PSST! - Then & Now
Marilyn, The Tram and McCallum Theatre
Original Palm Springs Aerial Tramway sign
Palm Springs Life Archives
Palm Springs Aerial Tramway
Then: Newspapers and local officials criticized Francis F. Crocker’s idea to build Palm Springs Aerial Tramway in the rugged Chino Canyon in the San Jacinto Mountains, where helicopters erected four of five towers in one of the greatest engineering feats ever. The flying bulldozers completed more than 23,000 missions and realized Crocker’s dream in 1963. The result: a fascinating attraction that takes visitors from the warm-to-hot desert floor to a cool-to-cold alpine peak overlooking Palm Springs and beyond.
Now: Celebrating 50 years in 2013, the world’s largest and highest rotating tram car enjoys record attendance (470,871) and acclaim as a destination for hiking, snowboarding, and out-of-sight dining. Gently rotating tram cars glide through five life zones in a 12-minute, 8,516-foot ride from the modern-designed Valley Station (by architects Albert Frey and Robson C. Chambers) to the Mountain Station (by E. Stewart Williams).
Then: In 1974, community leaders discussed plans for a state-of-the-art theater for entertainment and education. A fundraising initiative netted a who’s who list of donors that included President Gerald Ford, and Fred Waring staged 13 sold-out fundraising performances. Fifteen years later, McCallum Theatre opened to the public and Bob Hope was center stage, hosting a star-studded NBC special for all of America to see. In later years, Oprah Winfrey and Elizabeth Taylor also broadcasted from the theater.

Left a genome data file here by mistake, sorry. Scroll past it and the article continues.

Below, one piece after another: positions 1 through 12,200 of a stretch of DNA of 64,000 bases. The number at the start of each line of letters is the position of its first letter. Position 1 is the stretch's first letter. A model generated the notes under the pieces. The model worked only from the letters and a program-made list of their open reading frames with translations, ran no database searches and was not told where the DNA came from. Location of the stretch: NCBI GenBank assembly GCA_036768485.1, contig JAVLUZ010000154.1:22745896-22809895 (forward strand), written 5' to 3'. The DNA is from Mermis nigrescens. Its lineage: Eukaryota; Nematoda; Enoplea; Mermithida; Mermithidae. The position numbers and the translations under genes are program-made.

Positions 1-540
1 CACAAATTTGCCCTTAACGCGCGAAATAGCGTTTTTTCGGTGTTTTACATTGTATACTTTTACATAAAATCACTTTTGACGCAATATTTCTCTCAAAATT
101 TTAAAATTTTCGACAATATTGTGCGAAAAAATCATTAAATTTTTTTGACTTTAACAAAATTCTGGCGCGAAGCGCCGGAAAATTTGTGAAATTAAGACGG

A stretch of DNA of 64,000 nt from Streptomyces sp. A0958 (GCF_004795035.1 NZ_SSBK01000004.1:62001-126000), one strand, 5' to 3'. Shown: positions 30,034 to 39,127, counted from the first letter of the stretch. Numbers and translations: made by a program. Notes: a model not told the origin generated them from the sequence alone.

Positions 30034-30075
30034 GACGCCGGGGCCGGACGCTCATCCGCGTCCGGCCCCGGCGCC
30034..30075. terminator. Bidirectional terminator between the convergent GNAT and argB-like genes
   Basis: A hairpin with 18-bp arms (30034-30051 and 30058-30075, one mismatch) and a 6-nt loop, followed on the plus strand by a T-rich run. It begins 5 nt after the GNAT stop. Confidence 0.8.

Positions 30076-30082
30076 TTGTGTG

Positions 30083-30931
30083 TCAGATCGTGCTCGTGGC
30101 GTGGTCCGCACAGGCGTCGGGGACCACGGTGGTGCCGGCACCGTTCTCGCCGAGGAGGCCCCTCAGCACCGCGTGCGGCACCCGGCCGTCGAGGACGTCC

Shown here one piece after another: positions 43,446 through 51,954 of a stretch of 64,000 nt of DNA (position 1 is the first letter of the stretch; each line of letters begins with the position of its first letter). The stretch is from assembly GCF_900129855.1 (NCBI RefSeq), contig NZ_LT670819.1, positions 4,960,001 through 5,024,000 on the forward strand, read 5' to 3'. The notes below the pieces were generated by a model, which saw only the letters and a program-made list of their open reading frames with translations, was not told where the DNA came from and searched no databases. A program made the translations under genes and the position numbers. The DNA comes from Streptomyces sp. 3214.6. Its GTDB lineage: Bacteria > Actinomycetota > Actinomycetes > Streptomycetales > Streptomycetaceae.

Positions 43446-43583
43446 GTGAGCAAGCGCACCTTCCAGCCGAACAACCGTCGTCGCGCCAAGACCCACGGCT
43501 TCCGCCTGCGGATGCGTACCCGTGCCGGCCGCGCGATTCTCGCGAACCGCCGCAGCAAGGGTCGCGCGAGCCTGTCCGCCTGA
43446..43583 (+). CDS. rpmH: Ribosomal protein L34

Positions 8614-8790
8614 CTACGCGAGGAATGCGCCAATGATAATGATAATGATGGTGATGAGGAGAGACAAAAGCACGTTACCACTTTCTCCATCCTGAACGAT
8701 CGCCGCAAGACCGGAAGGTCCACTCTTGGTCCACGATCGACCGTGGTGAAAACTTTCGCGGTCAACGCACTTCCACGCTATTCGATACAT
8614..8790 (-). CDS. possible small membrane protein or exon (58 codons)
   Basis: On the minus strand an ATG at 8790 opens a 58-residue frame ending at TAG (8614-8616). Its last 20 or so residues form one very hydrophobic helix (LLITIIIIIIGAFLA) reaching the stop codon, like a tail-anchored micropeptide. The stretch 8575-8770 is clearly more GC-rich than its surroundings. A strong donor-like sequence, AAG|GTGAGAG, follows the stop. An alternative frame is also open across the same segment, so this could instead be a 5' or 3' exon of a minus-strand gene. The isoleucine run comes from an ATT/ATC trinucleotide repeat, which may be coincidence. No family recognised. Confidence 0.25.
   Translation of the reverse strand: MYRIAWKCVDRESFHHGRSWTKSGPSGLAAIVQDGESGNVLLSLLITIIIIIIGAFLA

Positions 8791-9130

Now: The red curtains have lifted for performers spanning generations, from George Burns and Johnny Cash to Jennifer Hudson and Janet Jackson. McCallum Theatre is in its 25th anniversary season. In addition to record-setting ticket sales and a rich variety of programming, McCallum also has a model education program and an excellent choreography festival.
Then: Marilyn Monroe fell in love with the heat while sunbathing at the Racquet Club in 1947, when Hollywood photographer Bruno Bernard snapped flirtatious photos of the then-unknown 21-year-old. Marilyn regularly returned to the resort, where she met Johnny Hyde of William Morris Agency. He catapulted her career with two big-screen productions and a 20th Century Fox contract. Aside from her fun in the sun at the Racquet Club, the young actress shared a love nest with Joe DiMaggio in the Movie Colony and had a 1950s bungalow-style home in Las Palmas.
Now: Recalling Marilyn’s words (“My work is the only ground I’ve ever had to stand on. I seem to have a whole superstructure with no foundation”), Palm Springs hoteliers came together to bring Seward Johnson’s three-story-tall Forever Marilyn statue to Palm Springs through summer 2013. Visitors line up to snap photos of the statue at all hours of the day. Retailers are capitalizing on the buzz, and programming — from home tours to film screenings — is proving beyond a doubt that Marilyn is forever.